The Luuuk banking Trojan was used to steal €500,000 from 190 banking accounts in just one week.

A new banking Trojan campaign dubbed Luuuk stole €500,000 from 190 victims in two countries in just one week.

The new campaign was identified by security firm Kaspersky Labs which discovered a targeted attack against a single, large and as yet unidentified European bank.

In all more than 190 victims have been identified, most of them located in Italy and Turkey, with the sums stolen from each bank account - according to the logs - ranged between €1,700 to €39,000.

The campaign was identified when a command and control (C&C) server used in the attack was discovered on the net on 20 January.

"The server's control panel indicated evidence of a Trojan program used to steal money from clients' bank accounts at least one week old when the C&C was discovered, having started no later than 13 January, 2014," the company said.

Two days after Kaspersky discovered the C&C server, the criminals removed "every shred of evidence" that could have been used to trace them. However, experts think this was probably linked to changes in the technical infrastructure used in the malicious campaign rather spelling the end of the Luuuk campaign.

Completely new malware

Stefan Tanase, security researcher at Kasperksy, said that while it has not seen the malware itself, it believes that Luuuk looks like a completely new piece of malware, but because he hasn't seen the malware itself, there is a possibility Luuuk could be a heavily-modified version of another trojan.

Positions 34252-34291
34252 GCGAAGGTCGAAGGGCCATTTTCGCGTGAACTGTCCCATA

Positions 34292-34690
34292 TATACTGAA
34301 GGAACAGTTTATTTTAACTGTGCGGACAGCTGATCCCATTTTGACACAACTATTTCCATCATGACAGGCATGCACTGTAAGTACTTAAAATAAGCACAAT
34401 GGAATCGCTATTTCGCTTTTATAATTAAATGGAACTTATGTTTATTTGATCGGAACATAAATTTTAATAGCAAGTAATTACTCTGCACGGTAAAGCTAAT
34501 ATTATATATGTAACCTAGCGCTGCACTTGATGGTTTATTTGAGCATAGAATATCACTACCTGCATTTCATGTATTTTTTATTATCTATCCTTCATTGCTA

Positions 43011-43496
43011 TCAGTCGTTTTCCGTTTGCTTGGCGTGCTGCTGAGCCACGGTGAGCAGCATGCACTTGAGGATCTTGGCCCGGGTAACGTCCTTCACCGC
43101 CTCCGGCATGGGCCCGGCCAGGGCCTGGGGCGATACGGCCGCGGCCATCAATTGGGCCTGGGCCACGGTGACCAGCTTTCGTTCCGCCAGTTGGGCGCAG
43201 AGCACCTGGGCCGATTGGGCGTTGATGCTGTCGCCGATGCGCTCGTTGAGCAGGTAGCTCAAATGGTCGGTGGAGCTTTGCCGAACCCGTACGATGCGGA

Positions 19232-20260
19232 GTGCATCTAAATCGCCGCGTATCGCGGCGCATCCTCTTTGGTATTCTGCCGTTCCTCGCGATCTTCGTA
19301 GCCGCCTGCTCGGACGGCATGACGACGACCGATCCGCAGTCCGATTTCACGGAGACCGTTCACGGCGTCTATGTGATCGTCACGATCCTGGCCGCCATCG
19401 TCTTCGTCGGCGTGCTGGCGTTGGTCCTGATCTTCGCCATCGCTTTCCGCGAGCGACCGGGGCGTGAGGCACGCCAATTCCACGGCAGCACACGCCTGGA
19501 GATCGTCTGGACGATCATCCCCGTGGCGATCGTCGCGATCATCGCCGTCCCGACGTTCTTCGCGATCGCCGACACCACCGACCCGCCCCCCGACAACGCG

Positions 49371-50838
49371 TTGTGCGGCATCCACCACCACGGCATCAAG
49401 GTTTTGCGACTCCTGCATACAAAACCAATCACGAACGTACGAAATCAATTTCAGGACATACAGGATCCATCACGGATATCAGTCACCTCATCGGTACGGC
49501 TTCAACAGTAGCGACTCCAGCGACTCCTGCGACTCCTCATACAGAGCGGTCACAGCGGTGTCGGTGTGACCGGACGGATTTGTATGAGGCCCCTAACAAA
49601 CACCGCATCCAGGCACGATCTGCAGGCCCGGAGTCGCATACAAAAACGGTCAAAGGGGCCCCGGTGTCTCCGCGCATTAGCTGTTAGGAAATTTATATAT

Once the security company detected the campaign, it contacted the bank's security service and the law enforcement agencies, submitting all evidence to them with the investigation on-going.

The cybercrime gang behind the campaign spread the money between several dummy accounts or drops with varying amounts of money going to different accounts, which Vicente Diaz, principal security researcher at Kaspersky Lab believes indicates certain levels of paranoia among the gang:

"These differences in the amount of money entrusted to different drops may be indicative of varying levels of trust for each 'drop' type. We know that members of these schemes often cheat their partners in crime and abscond with the money they were supposed to cash. The Luuuk's bosses may be trying to hedge against these losses by setting up different groups with different levels of trust: the more money a 'drop' is asked to handle, the more he is trusted."

Kaspersky believes this is not the last we have seen of the Luuuck as the complexity level of the operation suggests to Kaspersky that the attackers will continue to look for new victims of this campaign.